Series
Digital Comprehensive Summaries of Uppsala Dissertations from the Faculty of Social Sciences, ISSN 1652-9030 ; 128
Keyword [en]
Climate change denial, ideology, political orientation, social dominance orientation, dominance of nature, personality, gender
National Category
Psychology
Research subject
Psychology
Identifiers
URN: urn:nbn:se:uu:diva-297879ISBN: 978-91-554-9621-0OAI: oai:DiVA.org:uu-297879DiVA: diva2:945529
Public defence
2016-09-09, Sydney Alrutz room (13:026), Blåsenhus, von Kraemers Allé 1, Uppsala, 10:15 (English)
Opponent
Supervisors
Funder
Swedish Research Council, 2011-1891
Available from: 2016-08-17 Created: 2016-06-28 Last updated: 2016-08-26
List of papers
1. Ideology and climate change denial
Open this publication in new window or tab >>Ideology and climate change denial
2014 (English)In: Personality and Individual Differences, ISSN 0191-8869, E-ISSN 1873-3549, Vol. 70, 62-65 p.Article in journal (Refereed) Published
Abstract [en]

Examining the relation between ideological variables and climate change denial, we found social dominance orientation (SDO) to outperform right-wing authoritarianism and left-right political orientation in predicting denial (Study 1 and 2). In Study 2, where we experimentally altered the level of denial by a newscast communicating supporting evidence for climate change, we demonstrated that the relation between the ideology variables and denial remains stable across conditions (newscast vs. control). Thus, the results showed that denial can be altered by communicating climate change evidence regardless of peoples' position on ideology variables, in particular social dominance. We discuss the outcome in terms of core elements of SDO - dominance and system-justification motives - and encourage researchers on climate change denial to focus on these elements.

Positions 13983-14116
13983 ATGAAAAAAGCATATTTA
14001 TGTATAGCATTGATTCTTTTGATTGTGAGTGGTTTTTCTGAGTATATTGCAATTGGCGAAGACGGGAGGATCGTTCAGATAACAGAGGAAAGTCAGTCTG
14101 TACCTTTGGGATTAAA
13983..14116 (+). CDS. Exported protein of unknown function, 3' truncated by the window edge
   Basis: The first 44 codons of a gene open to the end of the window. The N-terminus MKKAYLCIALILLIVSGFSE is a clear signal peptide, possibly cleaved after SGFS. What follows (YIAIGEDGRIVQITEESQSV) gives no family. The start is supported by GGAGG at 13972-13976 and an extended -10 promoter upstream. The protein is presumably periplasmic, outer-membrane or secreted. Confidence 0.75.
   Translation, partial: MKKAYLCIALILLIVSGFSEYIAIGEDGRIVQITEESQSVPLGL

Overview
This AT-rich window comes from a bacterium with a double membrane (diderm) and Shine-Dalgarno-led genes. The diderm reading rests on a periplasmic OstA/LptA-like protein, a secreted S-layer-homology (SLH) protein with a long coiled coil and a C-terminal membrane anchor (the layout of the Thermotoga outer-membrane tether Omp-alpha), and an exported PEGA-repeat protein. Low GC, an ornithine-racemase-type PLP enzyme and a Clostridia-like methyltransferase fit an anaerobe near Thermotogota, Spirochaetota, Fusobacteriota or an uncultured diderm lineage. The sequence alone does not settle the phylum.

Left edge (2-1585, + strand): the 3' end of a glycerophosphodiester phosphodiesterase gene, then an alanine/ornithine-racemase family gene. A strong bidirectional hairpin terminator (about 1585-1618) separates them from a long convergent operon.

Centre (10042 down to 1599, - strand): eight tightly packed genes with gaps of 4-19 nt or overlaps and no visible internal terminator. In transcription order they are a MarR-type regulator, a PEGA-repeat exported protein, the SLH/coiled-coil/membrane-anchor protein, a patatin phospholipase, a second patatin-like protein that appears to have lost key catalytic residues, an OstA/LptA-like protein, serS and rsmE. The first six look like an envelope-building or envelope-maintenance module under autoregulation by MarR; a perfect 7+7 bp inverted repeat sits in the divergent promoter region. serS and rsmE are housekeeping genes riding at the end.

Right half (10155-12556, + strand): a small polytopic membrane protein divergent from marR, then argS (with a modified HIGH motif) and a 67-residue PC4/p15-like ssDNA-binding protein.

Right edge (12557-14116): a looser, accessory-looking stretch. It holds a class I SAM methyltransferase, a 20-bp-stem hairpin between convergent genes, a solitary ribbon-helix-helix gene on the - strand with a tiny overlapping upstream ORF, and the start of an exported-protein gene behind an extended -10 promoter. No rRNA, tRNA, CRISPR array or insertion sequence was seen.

Keyword
Ideology and climate change denial, Social dominance orientation, Right-wing authoritarianism, Political orientation
National Category
Psychology Climate Research
Identifiers
urn:nbn:se:uu:diva-235053 (URN)10.1016/j.paid.2014.06.030 (DOI)000341469000012 ()
Available from: 2014-10-29 Created: 2014-10-28 Last updated: 2016-08-26Bibliographically approved
2. Social dominance orientation and climate change denial: The role of dominance and system justification
Open this publication in new window or tab >>Social dominance orientation and climate change denial: The role of dominance and system justification
2015 (English)In: Personality and Individual Differences, ISSN 0191-8869, E-ISSN 1873-3549, Vol. 86, 108-111 p.Article in journal (Refereed) Published
Abstract [en]